Tuesday, May 8, 2012

Can you see the goodness of your political opponents, or do you see them as demons to be destroyed?

New York Times writer Paul Krugman wrote an editorial declaring that the problem in the country and the world is the Republicans.  Not a surprise for him to think that, of course, as he is a cheerleader for the Left wing of the Democratic Party.  I often read him, but I usually find him to be part of the problem in our politics rather than part of the solution.  By that I mean that he is firmly in the camp that sees the political world as split between the good people and the bad people.  He seems to me to have a very limited sense of imagination when it comes to putting himself in the shoes of his political opponents, and can only see them as enemies that must be destroyed, or at least defeated very very soundly.  

I am sure that there are millions and millions of conservatives who would take angry exception to Krugman's notion that their political beliefs are a result of being bought by the .01%.  Somehow, in Mr Krugman's world, Republicans are dim-witted pawns of the super-humanly persuasive .01% who apparently can buy the opinions of scores of millions of people with their supernaturally powerful lobbying.  That notion says that conservatives are stupid, naive, sheep, unable to reason for themselves.  

Needless to say, Krugman will have no chance of ever persuading any of them to see the light that he is so certain of.  Of course, those who see the world the same way that Krugman sees it will think that he has once again made a brilliant analysis showing how those who agree with Krugman are smart and good, and those who disagree are dumb and/or bad.

And of course, the same situation is on the other side of the political spectrum.  Conservatives are always thrilled by the partisan arguments of George Will and Rush Limbaugh, and are convinced that if they could just get the other side to pay attention to the great wisdoms that they utter, everyone would eventually agree with them.

What is missing, I think, is understanding.  It seems to be so very difficult to use our imaginations when it comes to political debates.  That is to say, it seems almost impossible to imagine the goodness of our political opponents.  To get our minds inside the mindsets and moral values of those we oppose.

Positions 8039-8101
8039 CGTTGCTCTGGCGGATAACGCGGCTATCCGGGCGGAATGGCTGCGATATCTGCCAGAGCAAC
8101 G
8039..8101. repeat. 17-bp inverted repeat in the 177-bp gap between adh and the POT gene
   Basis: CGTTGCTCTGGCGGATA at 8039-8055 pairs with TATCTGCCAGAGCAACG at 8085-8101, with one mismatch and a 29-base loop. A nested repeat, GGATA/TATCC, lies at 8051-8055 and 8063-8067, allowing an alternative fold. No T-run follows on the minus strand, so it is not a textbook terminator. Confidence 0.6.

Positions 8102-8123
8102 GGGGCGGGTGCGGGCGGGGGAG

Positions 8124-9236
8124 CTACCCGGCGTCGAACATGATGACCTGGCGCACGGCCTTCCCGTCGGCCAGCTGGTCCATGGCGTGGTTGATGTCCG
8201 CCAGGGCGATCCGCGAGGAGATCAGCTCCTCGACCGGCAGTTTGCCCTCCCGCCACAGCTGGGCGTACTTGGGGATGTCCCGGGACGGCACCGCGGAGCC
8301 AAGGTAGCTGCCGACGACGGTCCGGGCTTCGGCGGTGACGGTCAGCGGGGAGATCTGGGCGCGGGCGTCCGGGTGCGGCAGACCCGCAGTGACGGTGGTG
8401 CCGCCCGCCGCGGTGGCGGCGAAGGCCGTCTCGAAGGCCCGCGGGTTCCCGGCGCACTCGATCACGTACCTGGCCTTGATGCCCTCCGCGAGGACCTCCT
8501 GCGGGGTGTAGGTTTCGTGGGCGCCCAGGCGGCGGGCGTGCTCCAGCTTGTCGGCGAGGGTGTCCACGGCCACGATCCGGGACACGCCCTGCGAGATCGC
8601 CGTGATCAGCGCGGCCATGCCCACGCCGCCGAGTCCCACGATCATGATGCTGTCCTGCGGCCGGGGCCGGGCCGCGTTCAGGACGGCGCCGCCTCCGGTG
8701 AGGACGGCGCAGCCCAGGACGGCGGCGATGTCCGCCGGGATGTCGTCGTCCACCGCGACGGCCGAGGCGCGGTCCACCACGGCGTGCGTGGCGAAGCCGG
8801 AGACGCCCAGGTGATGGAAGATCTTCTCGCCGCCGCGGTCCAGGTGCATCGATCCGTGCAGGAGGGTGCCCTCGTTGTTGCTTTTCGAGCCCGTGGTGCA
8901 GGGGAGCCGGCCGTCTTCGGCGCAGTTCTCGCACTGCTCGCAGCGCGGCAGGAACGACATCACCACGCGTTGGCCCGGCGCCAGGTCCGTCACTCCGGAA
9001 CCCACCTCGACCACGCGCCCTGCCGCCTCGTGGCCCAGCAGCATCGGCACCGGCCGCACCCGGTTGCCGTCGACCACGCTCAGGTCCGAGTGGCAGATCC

To one of Krugman's points, it is certainly true that greed and almost pathological indifference to the suffering that many on Wall Street caused is there.  But there are very positive effects of the financial and corporate world as well.  And just seeing those who support conservative ideas as pawns of the greedy enemy is a lack of imagination, it seems to me. If we aren't at least a little confused and uncertain, I think that may be a sign that we are trying to calm ourselves with the certainly of ideology as the world swirls scarily around us.  

If we can see our political opponents as human, respectable, and good, then  from there politics can actually happen, that is, negotiation, compromise, solutions that are free from the iron grips of the True Believers on both the Right and the Left.  And politics can stop being about doing anything and everything necessary to keep from losing to the evil demons on the other side of the isle.

Guess what?  Our political opponents are not going to go away.  Both extremes seem to think that finally in this, this, this election they are going to vanquish the opposition to the point where they disappear.  Never happens.  They always come back.  

It seems to me that there is a simple test to tell if you are able to see both sides of an issue.  If you can't argue persuasively, intelligently, and emotionally for both sides of a issue, you don't really have an opinion about it, you aren't at choice about it, you are just reacting. If you can't see and feel the emotions underneath the positions of your political opponents, I don't think you can really make any claim to making a real choice rather than just being a knee-jerk liberal or knee-jerk conservative.  I have been on both sides of the political spectrum, with passion and study in both cases, and I know that there are good people on both sides, and of course there are scoundrels as well.  

I guess my main point is that you can't persuade someone to change their minds if you think that they are evil or stupid.  You have to start with respect and understanding.  And I don't mean the kind of understanding that psychoanalyzes them and concludes that the reason they believe what they believe is because there is something wrong with them.

All that being said, I think the Republicans are more intolerant and divisive than the Democrats now, but the Dems are completely entrenched in the protection of their patiently built up entitlement systems and social agendas, every bit as much as the Republicans are entrenched in trying to dismantle the entitlement mentality of the nation and their own conservative social agendas. 

 Result?  Demonizations all around.  Which I regret.